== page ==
Guest Blog: Designing the UX for Smart Buildings at Switch Automation
Research, design, test, iterate, and repeat.
Our team is full of beautifully diverse, creative people who are on a collective mission to change the way that the world manages buildings. That mission requires software developers, building experts, energy engineers, designers and a full business team. And while buildings are a big part of what we do, buildings don’t use our Platform. People do. And so, our Switch people bring their diverse backgrounds together to design for lots of other diverse people—portfolio managers, facility managers, sustainability managers and more. We talk a lot about the problems that we solve and our customer success stories on the blog, but today we sat down with our UX Designer to understand the user experience engine that powers Switch Automation.
Why is UX important for a building platform?
“My background is in fine arts, graphic and interior design with bits of math, biology and science sprinkled in too. I have always enjoyed observing people interacting with spaces and objects— the world in general. Knowing what our customers want and need is crucial to what we do. As familiar as we are with this industry, we can’t guess what people think or want or make any assumptions.
User experience takes the guesswork out of product development. While it’s a fluid, often unpredictable process, it’s an amazing way to help us design FOR people—better products, better experiences and better lives.”
What is UX?
“Lots of people think that UX simply means “is it user friendly?” But it’s beyond that, it’s a process that our team goes through to ensure that when we launch a new feature, like Alerts Analysis [coming soon!] or update our navigation style [also coming soon!], that it’s viable and enjoyable for our users.”
What does the UX process look like at Switch Automation?
“First, we specify the problem by interviewing people. Sounds simple. But to be effective, we must ask the right questions without leading to the answer that we unconsciously want to hear. Frankly, just because we may think there’s a problem, our users may not. Our main objective here is to learn about our customer’s pain-points, wishes, what they think hear, feel and see. And from this messy, colorful, sticky-note chaos, we begin to organize our thoughts and understand where to focus.”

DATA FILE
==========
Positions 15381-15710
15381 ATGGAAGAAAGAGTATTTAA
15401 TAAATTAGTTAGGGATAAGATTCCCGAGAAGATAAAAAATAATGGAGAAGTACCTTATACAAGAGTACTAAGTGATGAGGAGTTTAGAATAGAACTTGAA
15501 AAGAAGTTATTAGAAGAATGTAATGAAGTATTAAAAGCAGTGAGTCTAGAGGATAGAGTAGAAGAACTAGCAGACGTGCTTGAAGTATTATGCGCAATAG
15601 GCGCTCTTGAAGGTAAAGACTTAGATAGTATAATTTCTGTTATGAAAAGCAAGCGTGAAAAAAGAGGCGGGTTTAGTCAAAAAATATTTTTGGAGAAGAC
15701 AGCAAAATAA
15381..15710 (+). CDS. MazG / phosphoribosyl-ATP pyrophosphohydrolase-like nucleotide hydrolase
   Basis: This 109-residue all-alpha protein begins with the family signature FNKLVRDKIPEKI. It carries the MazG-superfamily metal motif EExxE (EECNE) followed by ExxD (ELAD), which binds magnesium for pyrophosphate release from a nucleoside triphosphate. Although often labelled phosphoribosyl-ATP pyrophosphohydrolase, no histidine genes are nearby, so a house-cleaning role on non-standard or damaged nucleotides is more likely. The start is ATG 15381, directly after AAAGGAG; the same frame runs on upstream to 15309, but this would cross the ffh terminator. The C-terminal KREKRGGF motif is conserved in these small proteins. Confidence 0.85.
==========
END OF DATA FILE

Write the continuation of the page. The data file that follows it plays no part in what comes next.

How do we take all of this research and turn it into a ‘big idea?’
“Once we’ve thought about our user needs, as well as our Switch value proposition, brand values, business model, tone of voice, key touch points and interactions with other channels and services, then it’s time to sketch. It feels good to go back to our designer roots and put pen to paper. And then we prototype, test and improve.”
And how do we bring these creations to life?
“Well, creating this full-featured smart building platform is a nuanced world. The design team has to understand how our product works. So we constantly talk to our in-house developers, engineers, and business team to understand the full context. Once we develop blueprints and wireframes, we work with our developers to actually build the design together. It’s an iterative process, full of detail, testing and pivoting.”
But why should a facility manager care about UX?
“Secretly, they don’t have to care. Because if they don’t even notice that we have a team who is obsessed with perfecting their experience with our Platform and driving our road-map, then we’re probably doing something right.”